There’s a story about Jason Kander that one of his top aides loves to tell.
On election night last November as the clock ticked toward midnight, the Kansas City Democrat was taking one more look at the results of his showdown race with Republican Sen. Roy Blunt. By then, the outcome was clear: Kander was about to lose by 3 measly points a race he thought he would win.
In Missouri, he had outperformed the presidential candidate of his own party, Hillary Clinton, by 16. But no matter. A campaign that absorbed nearly two years of Kander’s young life had reached what might have been a shattering conclusion.
But Kander wasn’t shattered. He had no regrets then, nor now. No self-pity. Instead, he was already moving on, and the time to talk next steps would come right away — the next morning even — over breakfast with top aide Abe Rakov.
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“What time we meeting?” Kander wanted to know. And then off he went into the next day of his life.
Kander rolls that way. At 35, he comes across as every bit as unflappable as Patriots quarterback Tom Brady. In the chaotic world of big-time American politics, Kander moves only one way, and that’s forward.
Well, now he knows what’s next.
This week, Kander announced the formation of a voting rights advocacy group, Let America Vote, designed to halt voter suppression across the country and serve as a counterweight to the efforts of Republicans such as Kansas Secretary of State Kris Kobach.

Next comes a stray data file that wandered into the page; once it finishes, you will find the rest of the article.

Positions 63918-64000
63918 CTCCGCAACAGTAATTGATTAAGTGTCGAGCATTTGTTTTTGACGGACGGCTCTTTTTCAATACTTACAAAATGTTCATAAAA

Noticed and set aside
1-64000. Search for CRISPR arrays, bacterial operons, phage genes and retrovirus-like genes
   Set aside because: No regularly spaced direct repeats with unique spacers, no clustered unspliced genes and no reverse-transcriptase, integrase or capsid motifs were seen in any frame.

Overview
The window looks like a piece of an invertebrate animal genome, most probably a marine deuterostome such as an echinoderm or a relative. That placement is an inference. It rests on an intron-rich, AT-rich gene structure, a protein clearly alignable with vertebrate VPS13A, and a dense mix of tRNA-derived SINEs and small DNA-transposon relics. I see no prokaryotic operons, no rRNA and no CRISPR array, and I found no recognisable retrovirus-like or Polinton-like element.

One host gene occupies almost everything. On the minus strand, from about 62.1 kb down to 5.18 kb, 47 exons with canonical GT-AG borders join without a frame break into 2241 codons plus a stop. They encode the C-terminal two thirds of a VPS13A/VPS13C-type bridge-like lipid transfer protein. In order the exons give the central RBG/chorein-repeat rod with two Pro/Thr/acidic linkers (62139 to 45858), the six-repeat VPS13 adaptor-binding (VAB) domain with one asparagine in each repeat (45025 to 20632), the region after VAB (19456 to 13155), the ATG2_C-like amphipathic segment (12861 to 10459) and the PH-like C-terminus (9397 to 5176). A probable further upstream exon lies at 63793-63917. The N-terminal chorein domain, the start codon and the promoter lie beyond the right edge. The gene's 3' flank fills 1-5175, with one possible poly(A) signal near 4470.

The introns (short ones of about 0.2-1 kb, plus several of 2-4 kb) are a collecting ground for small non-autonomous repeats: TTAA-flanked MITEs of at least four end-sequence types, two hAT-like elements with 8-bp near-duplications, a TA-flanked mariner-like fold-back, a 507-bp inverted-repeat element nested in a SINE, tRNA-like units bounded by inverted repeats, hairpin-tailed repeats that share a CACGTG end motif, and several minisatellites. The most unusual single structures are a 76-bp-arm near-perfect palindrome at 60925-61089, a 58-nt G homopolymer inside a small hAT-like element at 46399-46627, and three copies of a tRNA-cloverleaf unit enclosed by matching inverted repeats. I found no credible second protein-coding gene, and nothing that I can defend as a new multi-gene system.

“I decided I was just tired of my side of the argument not trying to win the public debate,” Kander said. “I think we have a very strong argument: Trying to keep people from voting is very un-American.”
Kander is right about that. Democrats typically haven’t been nearly as aggressive on this front as Kobach and President Donald Trump. After all, it was Trump who famously, and erroneously, claimed recently that 3 to 5 million illegal votes were cast in November — all of them for Hillary Clinton.
“None of ’em come to me,” he said. “None of ’em …”
Kander is right about something else, too. Trump may not care whether his claim is accurate. The president may have another objective, which could be to get his fabrication out in the public arena and allow folks to kick it around. The strategy gets the idea that illegal voting is rampant out there in the ether, and it makes passing voter suppression laws that much easier.
Even if it’s all malarkey.
Discouraging voters is now a strategy that’s run out of the White House. It’s interwoven in the fabric of the Republican Party. These days, lawmakers in Virginia, Iowa, North Dakota and Michigan are weighing bills that would, in Kander’s view, make voting tougher.
Kander has some heavy-hitters on his board, including Josh Earnest, President Barack Obama’s former spokesman who hails from Kansas City; Jon Favreau, Obama’s former speechwriter; and Martin Luther King III.
Let America Vote will only add to Kander’s burgeoning national profile. He’ll be all over the country talking up his issue, and on national TV, too. Don’t kid yourself: The next time an important office opens up back home in Missouri, he’ll be at the top of every Democrat’s list, thanks in part to his new cause.
But Kander isn’t talking about next races. Not now. “What’s going on in the country is so dire from my perspective that it’s all hands on deck,” he said.
The 2016 election? That’s ancient history. This dude just keeps rolling.